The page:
NECO celebrates 50 years of commitment to community training


In 2022, the New England College of Optometry will celebrate 50 years of its students training and serving patients in community health centers across the region. As the first school of optometry to design and create such a model of clinical training, NECO has influenced thousands of optometrists and optometry itself. Here is the story of how it all started.

Transformation: Creation of a new model of clinical training

By the eve of the 1970s, the practice of optometry was ripe for change. Progressive optometrists pushed back the tradition of optometry and leaned toward a broader scope of practice that included the detection, diagnosis, and treatment of eye disease.

The New England College of Optometry took advantage of this momentum. He responded in 1972 by embarking on a transformational update to his clinical program with the goal of training optometry students to become primary eye care providers.

For NECO, this meant creating a new model of clinical education that would move optometry education beyond refraction and clinical experiences on campus into a new educational area: multidisciplinary co-management of patients with other professionals. of health in a community setting.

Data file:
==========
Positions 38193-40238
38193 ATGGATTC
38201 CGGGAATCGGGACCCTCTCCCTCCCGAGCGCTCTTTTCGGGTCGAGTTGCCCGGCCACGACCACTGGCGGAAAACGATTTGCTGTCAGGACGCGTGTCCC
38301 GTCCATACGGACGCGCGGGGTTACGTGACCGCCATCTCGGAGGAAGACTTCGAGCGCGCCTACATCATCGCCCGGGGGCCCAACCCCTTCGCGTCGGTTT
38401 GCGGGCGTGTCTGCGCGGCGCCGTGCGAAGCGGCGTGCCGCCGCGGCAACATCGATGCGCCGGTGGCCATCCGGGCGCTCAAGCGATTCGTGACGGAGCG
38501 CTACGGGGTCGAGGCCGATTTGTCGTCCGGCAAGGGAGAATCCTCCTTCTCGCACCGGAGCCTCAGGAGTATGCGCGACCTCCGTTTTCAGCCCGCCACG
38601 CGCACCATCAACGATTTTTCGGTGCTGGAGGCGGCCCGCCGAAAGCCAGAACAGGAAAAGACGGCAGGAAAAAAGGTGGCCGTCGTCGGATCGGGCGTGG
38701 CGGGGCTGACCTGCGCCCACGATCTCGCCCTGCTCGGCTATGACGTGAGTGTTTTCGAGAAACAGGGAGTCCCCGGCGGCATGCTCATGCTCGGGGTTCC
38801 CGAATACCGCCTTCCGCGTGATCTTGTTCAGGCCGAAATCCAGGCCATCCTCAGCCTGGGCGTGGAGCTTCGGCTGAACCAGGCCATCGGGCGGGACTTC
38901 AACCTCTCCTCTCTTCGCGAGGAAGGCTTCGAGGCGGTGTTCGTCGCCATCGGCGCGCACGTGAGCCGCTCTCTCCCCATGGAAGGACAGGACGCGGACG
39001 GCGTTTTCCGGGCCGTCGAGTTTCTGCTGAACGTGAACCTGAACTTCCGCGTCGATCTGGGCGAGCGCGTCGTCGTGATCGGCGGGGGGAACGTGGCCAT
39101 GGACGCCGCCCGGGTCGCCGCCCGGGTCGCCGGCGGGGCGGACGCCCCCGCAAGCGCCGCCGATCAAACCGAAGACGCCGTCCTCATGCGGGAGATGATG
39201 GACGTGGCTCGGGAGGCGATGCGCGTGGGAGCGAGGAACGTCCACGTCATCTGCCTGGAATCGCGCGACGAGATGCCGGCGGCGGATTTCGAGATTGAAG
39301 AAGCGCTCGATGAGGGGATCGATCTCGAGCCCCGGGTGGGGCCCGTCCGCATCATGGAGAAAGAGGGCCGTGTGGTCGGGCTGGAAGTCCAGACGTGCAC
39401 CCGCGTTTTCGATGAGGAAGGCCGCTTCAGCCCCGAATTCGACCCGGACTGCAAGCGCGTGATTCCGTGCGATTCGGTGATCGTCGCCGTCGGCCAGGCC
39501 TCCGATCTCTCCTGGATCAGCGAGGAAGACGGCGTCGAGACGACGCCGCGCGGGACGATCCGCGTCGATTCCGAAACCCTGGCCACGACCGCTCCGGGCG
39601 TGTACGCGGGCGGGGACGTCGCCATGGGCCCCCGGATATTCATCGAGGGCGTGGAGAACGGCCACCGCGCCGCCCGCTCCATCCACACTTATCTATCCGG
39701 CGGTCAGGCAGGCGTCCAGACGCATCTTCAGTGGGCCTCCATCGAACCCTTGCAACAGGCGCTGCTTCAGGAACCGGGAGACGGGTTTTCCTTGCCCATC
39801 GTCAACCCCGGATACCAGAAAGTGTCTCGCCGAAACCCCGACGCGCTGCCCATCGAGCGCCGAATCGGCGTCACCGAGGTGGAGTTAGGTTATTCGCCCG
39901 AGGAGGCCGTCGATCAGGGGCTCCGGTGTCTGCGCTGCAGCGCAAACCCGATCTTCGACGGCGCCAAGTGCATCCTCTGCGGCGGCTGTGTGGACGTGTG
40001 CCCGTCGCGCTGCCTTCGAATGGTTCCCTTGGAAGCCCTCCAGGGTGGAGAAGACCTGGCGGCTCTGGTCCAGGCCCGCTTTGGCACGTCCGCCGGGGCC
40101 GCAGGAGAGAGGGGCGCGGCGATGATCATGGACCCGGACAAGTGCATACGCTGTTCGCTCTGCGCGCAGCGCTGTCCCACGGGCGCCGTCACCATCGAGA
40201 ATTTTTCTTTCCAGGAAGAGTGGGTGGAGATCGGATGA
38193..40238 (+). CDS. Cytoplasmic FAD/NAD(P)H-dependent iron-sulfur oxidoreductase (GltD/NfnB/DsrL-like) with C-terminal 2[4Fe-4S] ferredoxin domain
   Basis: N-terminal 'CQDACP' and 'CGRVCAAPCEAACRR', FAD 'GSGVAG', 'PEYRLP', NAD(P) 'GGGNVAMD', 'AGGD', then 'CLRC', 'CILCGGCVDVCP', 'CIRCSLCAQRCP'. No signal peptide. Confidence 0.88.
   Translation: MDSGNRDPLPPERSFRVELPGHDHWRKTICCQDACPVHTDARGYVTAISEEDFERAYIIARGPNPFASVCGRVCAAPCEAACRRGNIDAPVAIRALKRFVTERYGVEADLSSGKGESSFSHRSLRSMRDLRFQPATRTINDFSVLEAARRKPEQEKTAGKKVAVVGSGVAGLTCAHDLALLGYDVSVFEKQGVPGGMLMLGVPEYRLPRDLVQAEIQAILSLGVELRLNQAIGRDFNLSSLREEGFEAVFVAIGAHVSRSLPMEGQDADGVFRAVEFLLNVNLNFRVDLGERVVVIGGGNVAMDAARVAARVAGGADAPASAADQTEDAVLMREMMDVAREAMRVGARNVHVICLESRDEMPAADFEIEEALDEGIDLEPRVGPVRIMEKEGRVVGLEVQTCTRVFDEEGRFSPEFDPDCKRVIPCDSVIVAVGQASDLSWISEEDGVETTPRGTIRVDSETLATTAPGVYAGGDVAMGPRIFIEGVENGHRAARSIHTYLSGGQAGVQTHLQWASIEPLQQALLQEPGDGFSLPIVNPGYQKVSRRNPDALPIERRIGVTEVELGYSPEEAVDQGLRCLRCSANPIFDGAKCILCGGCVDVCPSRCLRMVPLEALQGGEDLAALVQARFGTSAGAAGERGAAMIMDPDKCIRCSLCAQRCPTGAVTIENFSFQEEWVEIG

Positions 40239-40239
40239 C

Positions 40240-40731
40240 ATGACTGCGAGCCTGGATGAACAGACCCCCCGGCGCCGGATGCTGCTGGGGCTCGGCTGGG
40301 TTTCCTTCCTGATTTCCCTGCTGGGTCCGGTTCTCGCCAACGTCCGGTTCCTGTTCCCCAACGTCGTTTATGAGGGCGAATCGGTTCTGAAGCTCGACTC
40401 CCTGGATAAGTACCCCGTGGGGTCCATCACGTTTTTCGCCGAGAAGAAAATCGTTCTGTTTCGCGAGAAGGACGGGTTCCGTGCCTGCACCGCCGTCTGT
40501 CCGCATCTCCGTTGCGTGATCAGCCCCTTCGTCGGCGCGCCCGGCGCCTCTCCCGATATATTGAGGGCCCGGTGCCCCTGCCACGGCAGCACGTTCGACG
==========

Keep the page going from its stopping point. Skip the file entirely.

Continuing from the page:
No other school of optometry offered something like this.

“NECO chose a wise path: to reach out to the people, where they lived and where they sought care and other services,” said Roger Wilson, OD ’80, who spent 33 years at NECO expanding his affiliations with health centers and to work in their communities.

Forward-thinking administrators saw the benefit of affiliations

Community Health Centers (CHCs) were created to provide health and social services to low-income and medically underserved communities. (America’s very first CHC was founded in Dorchester, Massachusetts in 1965.) This has made it an ideal training ground for enthusiastic optometrists in training at NECO.